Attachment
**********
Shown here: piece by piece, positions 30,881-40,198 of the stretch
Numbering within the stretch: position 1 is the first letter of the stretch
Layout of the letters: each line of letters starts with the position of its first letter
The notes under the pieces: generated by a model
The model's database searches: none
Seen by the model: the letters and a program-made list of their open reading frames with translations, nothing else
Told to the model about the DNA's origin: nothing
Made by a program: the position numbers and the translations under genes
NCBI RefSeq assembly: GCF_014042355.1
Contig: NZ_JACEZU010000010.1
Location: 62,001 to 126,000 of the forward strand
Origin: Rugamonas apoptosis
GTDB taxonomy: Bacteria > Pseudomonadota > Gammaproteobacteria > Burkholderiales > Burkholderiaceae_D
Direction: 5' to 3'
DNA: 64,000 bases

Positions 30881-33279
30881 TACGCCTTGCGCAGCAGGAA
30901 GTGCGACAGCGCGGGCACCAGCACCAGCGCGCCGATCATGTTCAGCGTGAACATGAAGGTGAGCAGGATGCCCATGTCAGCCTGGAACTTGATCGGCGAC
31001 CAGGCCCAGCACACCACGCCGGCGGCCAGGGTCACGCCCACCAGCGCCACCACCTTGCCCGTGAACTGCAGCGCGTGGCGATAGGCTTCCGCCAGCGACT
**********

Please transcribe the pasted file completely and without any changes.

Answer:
Shown here: piece by piece, positions 30,881-40,198 of the stretch
Numbering within the stretch: position 1 is the first letter of the stretch
Layout of the letters: each line of letters starts with the position of its first letter
The notes under the pieces: generated by a model
The model's database searches: none
Seen by the model: the letters and a program-made list of their open reading frames with translations, nothing else
Told to the model about the DNA's origin: nothing
Made by a program: the position numbers and the translations under genes
NCBI RefSeq assembly: GCF_014042355.1
Contig: NZ_JACEZU010000010.1
Location: 62,001 to 126,000 of the forward strand
Origin: Rugamonas apoptosis
GTDB taxonomy: Bacteria > Pseudomonadota > Gammaproteobacteria > Burkholderiales > Burkholderiaceae_D
Direction: 5' to 3'
DNA: 64,000 bases

Positions 30881-33279
30881 TACGCCTTGCGCAGCAGGAA
30901 GTGCGACAGCGCGGGCACCAGCACCAGCGCGCCGATCATGTTCAGCGTGAACATGAAGGTGAGCAGGATGCCCATGTCAGCCTGGAACTTGATCGGCGAC
31001 CAGGCCCAGCACACCACGCCGGCGGCCAGGGTCACGCCCACCAGCGCCACCACCTTGCCCGTGAACTGCAGCGCGTGGCGATAGGCTTCCGCCAGCGACT